- How do they make use of your product or service?
- When will they need help and where are they likely to be?
- What device are they using?
- What emotional state are they likely to be in, and how urgent will their needs be?
- How knowledgeable will your customers be?
Answers to these questions will naturally guide you towards building a customer interaction system that supports your customers’ needs before they even arise!
Some Customer Service Tips ‘N Tricks
Dave and Pedro gave us lots of great tips. Here’s a list of the top things to keep in mind!
- Be intentional. Value customer service in the same way you think about all the other pieces of your product
- Keep the customer’s needs at the forefront
- Invest in tools and people
- Process < People. Your people will be delivering the customer experiences and services. The purpose of the tools is to make their jobs easier to ultimately give your end users the best possible experience
- Refine, iterate, and improve.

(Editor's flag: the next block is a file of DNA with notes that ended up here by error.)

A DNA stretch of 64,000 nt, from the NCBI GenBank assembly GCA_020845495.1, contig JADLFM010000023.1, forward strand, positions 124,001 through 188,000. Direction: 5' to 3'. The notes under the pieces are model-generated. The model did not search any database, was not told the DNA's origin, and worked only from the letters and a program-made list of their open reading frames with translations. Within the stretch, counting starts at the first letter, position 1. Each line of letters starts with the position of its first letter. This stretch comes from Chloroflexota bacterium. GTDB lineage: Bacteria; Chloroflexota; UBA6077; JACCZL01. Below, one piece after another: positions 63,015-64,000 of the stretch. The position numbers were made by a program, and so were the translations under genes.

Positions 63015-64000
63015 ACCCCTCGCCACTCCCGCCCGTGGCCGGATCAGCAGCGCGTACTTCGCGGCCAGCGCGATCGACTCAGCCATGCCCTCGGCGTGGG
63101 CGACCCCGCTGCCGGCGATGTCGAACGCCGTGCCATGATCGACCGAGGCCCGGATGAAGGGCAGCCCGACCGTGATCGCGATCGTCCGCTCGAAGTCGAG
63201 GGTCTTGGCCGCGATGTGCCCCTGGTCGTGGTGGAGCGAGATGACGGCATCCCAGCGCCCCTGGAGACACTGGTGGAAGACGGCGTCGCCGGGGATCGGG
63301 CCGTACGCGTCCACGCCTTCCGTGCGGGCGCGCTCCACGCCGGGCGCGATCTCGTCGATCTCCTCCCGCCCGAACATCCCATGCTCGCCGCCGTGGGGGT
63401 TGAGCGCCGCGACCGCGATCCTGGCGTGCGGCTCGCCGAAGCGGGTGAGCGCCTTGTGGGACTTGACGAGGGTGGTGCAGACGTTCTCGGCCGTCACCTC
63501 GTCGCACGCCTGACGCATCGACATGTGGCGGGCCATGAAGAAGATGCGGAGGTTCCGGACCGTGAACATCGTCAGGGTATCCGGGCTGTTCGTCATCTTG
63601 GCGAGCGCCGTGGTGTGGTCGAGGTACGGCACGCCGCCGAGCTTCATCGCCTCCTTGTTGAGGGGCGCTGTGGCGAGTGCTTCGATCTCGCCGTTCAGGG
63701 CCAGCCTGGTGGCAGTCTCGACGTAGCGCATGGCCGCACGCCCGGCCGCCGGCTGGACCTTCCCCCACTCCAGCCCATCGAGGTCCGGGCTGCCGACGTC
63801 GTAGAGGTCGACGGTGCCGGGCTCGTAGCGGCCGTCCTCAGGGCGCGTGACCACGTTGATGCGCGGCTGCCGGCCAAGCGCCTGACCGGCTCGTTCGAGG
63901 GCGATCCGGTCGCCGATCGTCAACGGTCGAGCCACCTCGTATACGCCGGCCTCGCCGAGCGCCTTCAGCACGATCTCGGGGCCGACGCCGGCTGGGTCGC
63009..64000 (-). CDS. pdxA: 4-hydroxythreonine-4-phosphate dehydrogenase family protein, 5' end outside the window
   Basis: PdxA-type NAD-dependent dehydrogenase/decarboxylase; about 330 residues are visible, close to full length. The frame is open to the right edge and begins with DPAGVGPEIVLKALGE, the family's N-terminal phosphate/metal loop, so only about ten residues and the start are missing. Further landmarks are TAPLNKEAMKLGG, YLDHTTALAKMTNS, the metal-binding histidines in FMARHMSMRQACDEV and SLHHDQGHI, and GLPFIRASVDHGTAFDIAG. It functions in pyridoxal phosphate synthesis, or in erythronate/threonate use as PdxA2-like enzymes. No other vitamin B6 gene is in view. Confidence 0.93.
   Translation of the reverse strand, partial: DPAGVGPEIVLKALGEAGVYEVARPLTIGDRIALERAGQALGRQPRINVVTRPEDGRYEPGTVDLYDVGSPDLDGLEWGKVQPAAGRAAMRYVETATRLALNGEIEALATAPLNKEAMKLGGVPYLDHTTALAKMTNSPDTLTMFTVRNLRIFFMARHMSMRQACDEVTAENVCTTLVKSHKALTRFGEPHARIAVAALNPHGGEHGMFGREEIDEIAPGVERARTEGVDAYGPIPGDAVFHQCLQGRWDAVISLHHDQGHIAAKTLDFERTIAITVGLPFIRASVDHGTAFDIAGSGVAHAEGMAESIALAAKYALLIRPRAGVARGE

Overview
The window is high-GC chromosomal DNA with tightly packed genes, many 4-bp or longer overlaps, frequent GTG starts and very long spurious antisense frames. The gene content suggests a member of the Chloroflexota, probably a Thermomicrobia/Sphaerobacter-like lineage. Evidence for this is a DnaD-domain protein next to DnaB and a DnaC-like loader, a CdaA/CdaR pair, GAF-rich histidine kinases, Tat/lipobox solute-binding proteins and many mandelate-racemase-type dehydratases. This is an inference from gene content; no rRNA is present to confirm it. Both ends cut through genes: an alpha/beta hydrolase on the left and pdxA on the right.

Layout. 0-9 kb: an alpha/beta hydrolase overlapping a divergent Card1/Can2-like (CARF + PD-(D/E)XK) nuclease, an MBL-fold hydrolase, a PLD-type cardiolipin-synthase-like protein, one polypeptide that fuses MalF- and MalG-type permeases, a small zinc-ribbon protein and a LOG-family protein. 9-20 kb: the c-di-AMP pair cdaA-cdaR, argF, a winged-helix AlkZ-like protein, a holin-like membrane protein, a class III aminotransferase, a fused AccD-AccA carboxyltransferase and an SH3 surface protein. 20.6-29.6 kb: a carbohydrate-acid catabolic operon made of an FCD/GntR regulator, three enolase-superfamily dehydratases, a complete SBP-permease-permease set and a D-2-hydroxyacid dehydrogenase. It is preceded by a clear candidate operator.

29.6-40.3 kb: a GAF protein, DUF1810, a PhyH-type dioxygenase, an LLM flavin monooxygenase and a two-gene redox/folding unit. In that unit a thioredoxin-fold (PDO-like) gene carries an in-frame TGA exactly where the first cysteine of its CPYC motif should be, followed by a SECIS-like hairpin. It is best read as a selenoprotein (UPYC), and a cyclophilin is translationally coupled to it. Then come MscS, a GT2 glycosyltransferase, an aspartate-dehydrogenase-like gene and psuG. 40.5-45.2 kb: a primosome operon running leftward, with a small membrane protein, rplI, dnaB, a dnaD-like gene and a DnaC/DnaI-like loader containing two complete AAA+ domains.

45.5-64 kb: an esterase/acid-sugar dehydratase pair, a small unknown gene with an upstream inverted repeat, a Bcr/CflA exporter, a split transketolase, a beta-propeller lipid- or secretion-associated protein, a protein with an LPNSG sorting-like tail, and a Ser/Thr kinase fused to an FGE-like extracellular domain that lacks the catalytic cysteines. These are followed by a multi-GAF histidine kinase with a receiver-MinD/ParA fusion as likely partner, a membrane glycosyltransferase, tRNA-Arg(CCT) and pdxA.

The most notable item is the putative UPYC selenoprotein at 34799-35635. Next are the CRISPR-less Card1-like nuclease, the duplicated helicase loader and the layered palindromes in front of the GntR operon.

- Codify your processes! Really, write it all down, especially when you are a small organization. Word of mouth doesn’t scale, and to keep policies and processes clear across the board, keep them in writing
For those looking to build up their Customer Support System, Zendesk recommends Zendesk Training (courses to support the people driving your customer’s experience), Relate by Zendesk (a deep dive into human interactions and empathy, among other things), Support Driven (an independent, global community of support professionals), and Zendesk for Startups (an incubation program including specialist office hours, a series of content curated for startups, and $2,616 in Zendesk credits for six months).
Huge thanks to Zendesk, who began supporting Fast Forward last year as part of its mission to provide support to organizations committed to improving our communities. And a special shoutout to all the Zendesk mentors, including Zendesk Co-Founder, Alexander Aghassipour, Zendesk Connect VP & GM Steven Yan, Zendesk VP Engineering Jason Smale, Senior Customer Service Evangelist, Dave Dyson, and Zendesk Startups Initiative Manager, Pedro Muller for teaching us a thing or two about customer experience!
Here are some photos from the 2017 Fast Forward Accelerator session at Zendesk: